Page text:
Under the new norm, anything goes, and few things are taboo. It seems like nothing is a given anymore. Before sex reassignment surgery if you were born male or female most likely, you lived and died that way. A medical or cosmetic procedure can now alter nearly every natural human feature. Laser surgery can permanently change eye color. Hair — that’s a no-brainer, think color, weaves or extensions. There are makeovers available for one’s BBF – breasts, butt, and fingernails. And Black people who so desire can change their skin color. That’s right. If you are a person of color and you dislike your appearance, you don’t have to stay that way.
“Say it Loud, I’m Black, and I’m Proud” was a 1968 hit song with a strong meaning by “the Godfather of Soul” James Brown. Sometimes, it seems as though Brown’s message of Black pride did not filter down to some Blacks in post-boomer generations.
Numerous high profile Black people are believed to have whitened their skin. Most notable is pop star, Michael Jackson. Some of the Braxton’s, fashion model Iman, rappers Lil Kim and Nicki Minaj are only a few among a growing list of celebrities who have chosen to shed their darkness and lighten up.
There are various ways to lighten dark skin. Glutathione treatments are popular. Depending on where you get the treatment, how many shots you take, and the maintenance doses required to keep you looking light and bright, the cost of regular injections can range from several hundred dollars to as much as $4000 per treatment. Skin-lightening can also have dire consequences.
In spite of the risk and cost, skin-lightening is not done exclusively by the rich and famous.
Glutathione treatments, bleaching creams, and other skin-lightening treatments are popular, not only in the U.S. but in other countries, as well, including India, Asia, and Jamaica where lighter skin tones are perceived as more beautiful than darker skin.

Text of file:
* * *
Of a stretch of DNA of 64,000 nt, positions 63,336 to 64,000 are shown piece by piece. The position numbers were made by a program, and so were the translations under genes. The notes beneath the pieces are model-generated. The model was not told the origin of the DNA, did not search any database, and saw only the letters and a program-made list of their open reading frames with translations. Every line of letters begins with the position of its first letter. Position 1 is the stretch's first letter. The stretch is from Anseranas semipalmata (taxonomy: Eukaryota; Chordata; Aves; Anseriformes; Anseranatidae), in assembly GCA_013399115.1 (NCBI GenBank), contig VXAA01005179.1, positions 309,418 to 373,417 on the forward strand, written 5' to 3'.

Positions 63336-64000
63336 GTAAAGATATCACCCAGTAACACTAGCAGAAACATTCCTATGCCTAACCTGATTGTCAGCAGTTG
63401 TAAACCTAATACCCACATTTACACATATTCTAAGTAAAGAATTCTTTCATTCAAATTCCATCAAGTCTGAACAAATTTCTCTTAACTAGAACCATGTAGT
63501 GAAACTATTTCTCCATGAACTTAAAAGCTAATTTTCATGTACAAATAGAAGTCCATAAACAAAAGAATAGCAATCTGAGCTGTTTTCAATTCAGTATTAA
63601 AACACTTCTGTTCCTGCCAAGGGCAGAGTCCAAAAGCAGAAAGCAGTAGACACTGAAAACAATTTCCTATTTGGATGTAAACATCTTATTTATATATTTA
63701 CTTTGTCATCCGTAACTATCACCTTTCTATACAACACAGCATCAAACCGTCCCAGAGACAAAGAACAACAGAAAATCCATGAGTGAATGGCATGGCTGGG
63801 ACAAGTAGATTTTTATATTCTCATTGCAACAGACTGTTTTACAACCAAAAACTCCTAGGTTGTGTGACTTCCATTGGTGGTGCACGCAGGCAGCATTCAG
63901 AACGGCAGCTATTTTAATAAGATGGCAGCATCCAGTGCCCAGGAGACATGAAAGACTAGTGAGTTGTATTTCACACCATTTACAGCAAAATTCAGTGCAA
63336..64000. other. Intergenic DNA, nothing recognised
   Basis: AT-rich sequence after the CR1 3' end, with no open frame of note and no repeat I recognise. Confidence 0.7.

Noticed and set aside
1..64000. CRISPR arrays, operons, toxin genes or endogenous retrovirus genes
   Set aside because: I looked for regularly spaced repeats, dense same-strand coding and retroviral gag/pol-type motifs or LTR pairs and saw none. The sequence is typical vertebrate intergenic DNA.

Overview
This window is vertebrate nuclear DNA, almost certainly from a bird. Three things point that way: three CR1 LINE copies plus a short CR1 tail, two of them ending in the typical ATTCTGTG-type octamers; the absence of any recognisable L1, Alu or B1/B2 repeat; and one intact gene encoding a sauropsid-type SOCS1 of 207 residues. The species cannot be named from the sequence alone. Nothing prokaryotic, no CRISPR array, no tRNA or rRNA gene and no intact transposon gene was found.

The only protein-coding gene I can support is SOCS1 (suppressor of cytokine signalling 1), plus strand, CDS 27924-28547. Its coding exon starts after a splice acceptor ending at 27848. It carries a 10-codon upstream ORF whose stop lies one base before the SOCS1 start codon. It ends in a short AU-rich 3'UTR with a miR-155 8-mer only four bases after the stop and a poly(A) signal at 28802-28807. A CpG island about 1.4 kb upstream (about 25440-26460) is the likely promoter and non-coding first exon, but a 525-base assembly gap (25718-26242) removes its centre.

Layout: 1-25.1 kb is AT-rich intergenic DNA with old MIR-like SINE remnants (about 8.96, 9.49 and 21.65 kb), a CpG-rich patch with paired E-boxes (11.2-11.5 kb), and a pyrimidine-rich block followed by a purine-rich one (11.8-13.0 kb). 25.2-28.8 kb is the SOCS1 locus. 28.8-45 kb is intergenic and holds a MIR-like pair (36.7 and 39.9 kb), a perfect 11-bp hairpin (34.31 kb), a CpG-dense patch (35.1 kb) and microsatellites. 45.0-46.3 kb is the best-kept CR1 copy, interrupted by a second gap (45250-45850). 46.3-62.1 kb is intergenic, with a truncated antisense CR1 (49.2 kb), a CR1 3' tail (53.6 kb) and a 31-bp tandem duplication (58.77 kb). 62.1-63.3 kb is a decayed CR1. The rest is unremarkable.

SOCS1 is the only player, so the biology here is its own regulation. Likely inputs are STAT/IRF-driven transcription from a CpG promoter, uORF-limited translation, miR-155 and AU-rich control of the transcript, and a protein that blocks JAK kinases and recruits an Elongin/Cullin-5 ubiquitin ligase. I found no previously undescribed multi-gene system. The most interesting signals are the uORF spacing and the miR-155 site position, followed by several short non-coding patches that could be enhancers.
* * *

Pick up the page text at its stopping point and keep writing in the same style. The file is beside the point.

Although some skin-lightening crèmes are deemed to be dangerous because they contain mercury and cancer-causing chemicals, that doesn’t prevent the industry that sells the products from enjoying a booming business.
Many Blacks see skin-lightening as a rejection of black identity. What is it that causes some Black people to abhor their dark skin? Is it self-esteem? Vanity? Mental illness? Anti-dark skin color bias and the notion that life and living are much easier when you are light or darn near white is an assumption that stems from slavery and racists propaganda.
How about you? Are you are a dark-skinned Black person reading this, if so, are you comfortable with who you are or are you shameless about changing skin color? Do you believe that dark skin color is the black man’s burden?
If you are conflicted, perhaps you will find some understanding about the subject in this stunning and sometimes graphic video. It includes a wealth of information concerning everything from the reasoning behind skin-lightening to the famous doll test. Teachers will certainly be familiar with the doll test. Set aside 20 minutes because once you start watching this video, you won’t want to turn it off.